3. Egyptian Hieroglyphic Writing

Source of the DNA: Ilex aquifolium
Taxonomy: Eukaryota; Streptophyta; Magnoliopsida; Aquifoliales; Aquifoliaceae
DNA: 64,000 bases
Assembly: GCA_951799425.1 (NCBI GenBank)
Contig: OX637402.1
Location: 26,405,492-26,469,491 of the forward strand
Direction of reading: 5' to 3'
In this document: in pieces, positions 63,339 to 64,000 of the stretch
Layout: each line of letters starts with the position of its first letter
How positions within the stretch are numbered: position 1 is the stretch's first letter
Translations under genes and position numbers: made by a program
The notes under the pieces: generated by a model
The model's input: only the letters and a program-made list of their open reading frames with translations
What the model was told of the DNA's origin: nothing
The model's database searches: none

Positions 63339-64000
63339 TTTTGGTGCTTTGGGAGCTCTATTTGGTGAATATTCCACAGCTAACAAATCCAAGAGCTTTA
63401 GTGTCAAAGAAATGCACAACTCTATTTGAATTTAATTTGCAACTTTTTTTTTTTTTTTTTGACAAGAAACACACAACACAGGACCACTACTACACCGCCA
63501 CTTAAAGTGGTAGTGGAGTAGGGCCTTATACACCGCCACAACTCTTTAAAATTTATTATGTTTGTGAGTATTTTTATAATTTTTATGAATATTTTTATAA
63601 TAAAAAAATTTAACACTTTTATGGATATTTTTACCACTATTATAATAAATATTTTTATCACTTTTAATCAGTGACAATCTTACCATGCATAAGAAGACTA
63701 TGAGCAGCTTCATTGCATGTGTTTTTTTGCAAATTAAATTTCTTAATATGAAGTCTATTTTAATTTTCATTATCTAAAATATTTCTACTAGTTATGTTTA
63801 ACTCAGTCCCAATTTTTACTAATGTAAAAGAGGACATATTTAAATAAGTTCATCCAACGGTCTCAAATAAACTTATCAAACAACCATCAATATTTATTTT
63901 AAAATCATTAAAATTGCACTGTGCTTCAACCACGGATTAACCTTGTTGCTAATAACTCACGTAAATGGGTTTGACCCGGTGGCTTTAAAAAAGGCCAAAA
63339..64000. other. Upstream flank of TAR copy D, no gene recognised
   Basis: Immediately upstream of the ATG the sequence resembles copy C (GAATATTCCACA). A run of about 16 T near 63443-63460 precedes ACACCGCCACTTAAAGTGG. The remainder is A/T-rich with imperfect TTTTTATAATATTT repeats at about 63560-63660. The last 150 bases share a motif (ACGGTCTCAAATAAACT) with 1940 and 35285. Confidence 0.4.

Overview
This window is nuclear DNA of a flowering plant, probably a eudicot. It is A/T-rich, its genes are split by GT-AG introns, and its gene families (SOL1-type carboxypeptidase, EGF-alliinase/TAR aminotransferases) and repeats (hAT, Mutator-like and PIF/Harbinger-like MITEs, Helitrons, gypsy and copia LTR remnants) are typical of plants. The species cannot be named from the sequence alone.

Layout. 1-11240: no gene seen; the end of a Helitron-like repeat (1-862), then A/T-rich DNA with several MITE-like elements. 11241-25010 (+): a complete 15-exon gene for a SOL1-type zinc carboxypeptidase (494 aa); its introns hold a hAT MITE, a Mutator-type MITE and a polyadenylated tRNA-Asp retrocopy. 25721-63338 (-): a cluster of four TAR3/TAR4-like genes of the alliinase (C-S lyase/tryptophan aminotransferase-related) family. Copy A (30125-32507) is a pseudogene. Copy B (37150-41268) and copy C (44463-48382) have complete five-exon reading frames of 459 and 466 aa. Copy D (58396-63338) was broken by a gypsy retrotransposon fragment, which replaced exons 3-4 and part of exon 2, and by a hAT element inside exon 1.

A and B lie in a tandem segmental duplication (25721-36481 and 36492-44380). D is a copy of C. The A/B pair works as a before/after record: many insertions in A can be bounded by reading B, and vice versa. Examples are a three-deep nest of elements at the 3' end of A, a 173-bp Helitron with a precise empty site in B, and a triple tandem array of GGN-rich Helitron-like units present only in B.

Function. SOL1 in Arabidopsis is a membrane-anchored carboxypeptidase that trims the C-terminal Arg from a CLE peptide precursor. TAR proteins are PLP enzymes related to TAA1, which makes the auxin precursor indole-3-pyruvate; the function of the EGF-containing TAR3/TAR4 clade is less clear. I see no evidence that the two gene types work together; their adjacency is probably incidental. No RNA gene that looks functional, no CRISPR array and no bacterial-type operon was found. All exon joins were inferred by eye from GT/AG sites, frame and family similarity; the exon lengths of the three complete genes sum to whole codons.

While the Sumerians seem to have been the first to record information using a conventional writing system, researchers agree that the Egyptians followed shortly after. Hughes even goes as far as to claim that they might have been the very first to discover the principles of alphabetic writing (1998: 714). Although he does not deliver prove for this claim, it is important to acknowledge that the Egyptian language has seen many developments during its lifetime of more than four thousand years (Gnanadesikan 2009: 50). The basic characteristics of the script and its threefold nature, however, appear to be evident from the very start (Gnanadesikan 2009: 35). While Crystal splits these parts into ideograms, “phonograms” and “determinatives” (1997: 201), Gnanadesikan prefers to call the first unit logograms (2009: 35). The latter seems to be more fitting since Crystal himself points out that logograms “refer to linguistic units” (1997: 202), which means “representing only one word” (Daniels 2017: 86). Ideograms, as discussed before, do not include linguistic information but directly refer to extralinguistic ideas, which is why they are highly useful for modern signs intended to be understood by everyone. Regardless of one’s native language, a sign depicting a cigarette that is crossed out is difficult to misinterpret. The Egyptian signs, however, are tightly connected to the phonetic values they possess, which is why they can also serve as phonograms. Furthermore, the “pictorial value” (Gnanadesikan 2009: 43) was never lost in Egyptian writing. This pictorial value is particularly apparent in the oldest form of writing Egyptian, which is called “hieroglyphic (from the Greek ‘sacred carving’)” (Crystal 1997: 201). Nevertheless, these signs did not constitute the majority of Egyptian writing (Gnanadesikan 2009: 47). They were mostly used for funerary stone carvings. The more common script, called “cursive hieroglyphs” (Gnanadesikan 2009: 35) or “hieratic” (Gnanadesikan 2009: 46) was applied when dealing with more mundane affairs, such as administration or record keeping and were written on papyrus. The aforementioned pictorial value of the hieroglyphs was less apparent in hieratic writing since scribes using this style focused more on increasing writing speed and efficiency (Gnanadesikan 2009: 46 f.). These differences can also be found when regarding the style of language used in each writing form, respectively. Due to the funerary domain it belonged to, hieroglyphs were written in a more archaic style to emphasise the eternal nature of the soul in the Egyptian belief system, while hieratic scripts reflected the changes that occurred in the language more clearly (Gnanadesikan 2009: 47). According to Gnanadesikan, this hieratic script eventually developd two branches depending on the purpose of writing, which differentiated between more official matters and those concerning the context of commerce (2009: 47). The latter came to be known as “demotic script” (Crystal 1997: 201) and was largely based on the writing conventions of Northern Egypt and did not possess any pictorial qualities anymore as opposed to hieratic (Gnanadesikan 2009: 47 f.). It is also worth mentioning, that Demotic appeared alongside hieroglyphic, and Greek on the Rosetta Stone, which was key to understanding Egyptian writing (Crystal 1997: 201).